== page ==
Metaphors Gone Wrong

If there is a manual for giving children’s sermons, it must include the following instructions: Rule 1: Have a prop; Rule 2: Use a metaphor. It’s so simple, even a layman can do it!

I got talked into giving a children’s sermon once. I don’t remember what I said. It involved cookies (the prop), and as a result got high ratings from the kids. Rule 3: Give them cookies. Even better: candy.

Most of the kids who come up to hear the children’s sermon are pre-schoolers, at least in churches I’ve visited. My boys stubbornly refused to participate, but sometimes changed their minds if food was involved. Otherwise, they wanted no part of it. And I respected their opinions because children’s sermons can go very wrong.

Whoever wrote Rules 1 and 2 had probably never met any preschoolers. Bottom line: cookies are fine; metaphors are dangerous.

In the first place, children under the age of seven don’t think metaphorically. They are very literal.

A pastor friend of mine showed the children a package of seeds. “Does anybody know what these are?” Kids who have been through the routine before know that if the pastor asks a question, the correct answer is almost always, “Jesus!” If that doesn’t work, “Love!” is probably the right answer.

Presented with a package of seeds, half of the kids shouted, “Jesus!” The other half shouted, “Love!”

Though slightly daunted, the pastor forged ahead. “These are seeds, boys and girls. Do you know what happens if you plant them in the ground?”

Little faces brightened with understanding. “They grow into vegetables and flowers and stuff,” said one boy.

Relieved, the pastor went for the metaphor. “That’s right!” He held up his Bible. “This is a seed, too, boys and girls. Do you know what we will get if we plant this seed?”

There was silence. Finally a girl said, “More books?”

At that point he should have handed out cookies. Instead, he explained that we weren’t really going to bury the Bible in the ground, but that we were going to share it with other people. And no, there wouldn’t be any more books growing out of it. And yes, you buy books at a store. And yes, some books have pop-ups. But no, the Bible doesn’t have any pop-ups.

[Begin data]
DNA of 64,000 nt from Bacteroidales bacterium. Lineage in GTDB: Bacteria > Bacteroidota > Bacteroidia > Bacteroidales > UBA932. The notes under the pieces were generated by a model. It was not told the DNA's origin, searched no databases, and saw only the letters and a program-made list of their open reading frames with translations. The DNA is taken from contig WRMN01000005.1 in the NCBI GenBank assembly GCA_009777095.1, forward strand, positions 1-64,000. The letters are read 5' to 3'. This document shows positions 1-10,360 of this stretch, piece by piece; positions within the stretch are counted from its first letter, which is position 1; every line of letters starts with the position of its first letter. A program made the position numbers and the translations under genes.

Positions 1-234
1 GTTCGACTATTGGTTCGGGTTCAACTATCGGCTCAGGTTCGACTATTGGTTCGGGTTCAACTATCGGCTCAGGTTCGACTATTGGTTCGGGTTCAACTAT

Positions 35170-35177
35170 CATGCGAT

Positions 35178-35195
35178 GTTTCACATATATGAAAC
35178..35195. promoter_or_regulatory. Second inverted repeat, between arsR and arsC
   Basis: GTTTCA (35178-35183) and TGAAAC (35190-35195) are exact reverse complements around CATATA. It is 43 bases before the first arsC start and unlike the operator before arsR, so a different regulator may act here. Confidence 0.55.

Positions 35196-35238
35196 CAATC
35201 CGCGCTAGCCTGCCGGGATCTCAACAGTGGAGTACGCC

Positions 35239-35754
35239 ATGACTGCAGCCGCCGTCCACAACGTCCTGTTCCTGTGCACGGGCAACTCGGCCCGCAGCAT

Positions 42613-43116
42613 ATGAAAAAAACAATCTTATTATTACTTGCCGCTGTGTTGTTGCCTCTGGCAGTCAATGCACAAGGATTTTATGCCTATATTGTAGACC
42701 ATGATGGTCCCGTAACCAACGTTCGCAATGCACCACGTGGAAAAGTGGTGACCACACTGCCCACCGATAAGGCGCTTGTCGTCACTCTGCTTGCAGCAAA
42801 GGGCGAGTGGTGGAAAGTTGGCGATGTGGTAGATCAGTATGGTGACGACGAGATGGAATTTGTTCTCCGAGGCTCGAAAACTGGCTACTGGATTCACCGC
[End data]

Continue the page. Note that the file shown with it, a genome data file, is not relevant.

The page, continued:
Children are not only literal-minded, they don’t put up with long explanations either. While you are explaining to them how Jesus is like a hammer, or a baseball, or a cigar box full of stars, their minds are focused on the here and now. Just when you think you’re getting through to them, a little girl will announce, “I have a new dress!” There is no way to recover from this. A small girl with a new dress has one goal: Notice Me!

Another problem: anyone who’s ever talked with a child knows that children will repeat anything they have heard. If their parents said it, it is truer than the Bible. And often accutely embarrassing. If you are giving a children’s sermon, you have to be careful what you ask a child. In front of a large audience of adults, a child will make the most embarrassing statement you can think of.

Once I heard a woman asking a group of preschoolers what a ‘warm fuzzy’ was. With some prompting, the children realized that “Love” was the right answer. They were able to provide examples: hugs, doing something nice, giving someone a present, saying, “I love you.”

Then she asked them if they knew what a ‘cold prickly’ was. There was no hesitation this time. A small boy said, “That’s when someone says, ‘F#@& you!'”

That having been said, even ten minutes of passing the peace couldn’t take the chill out of the room.

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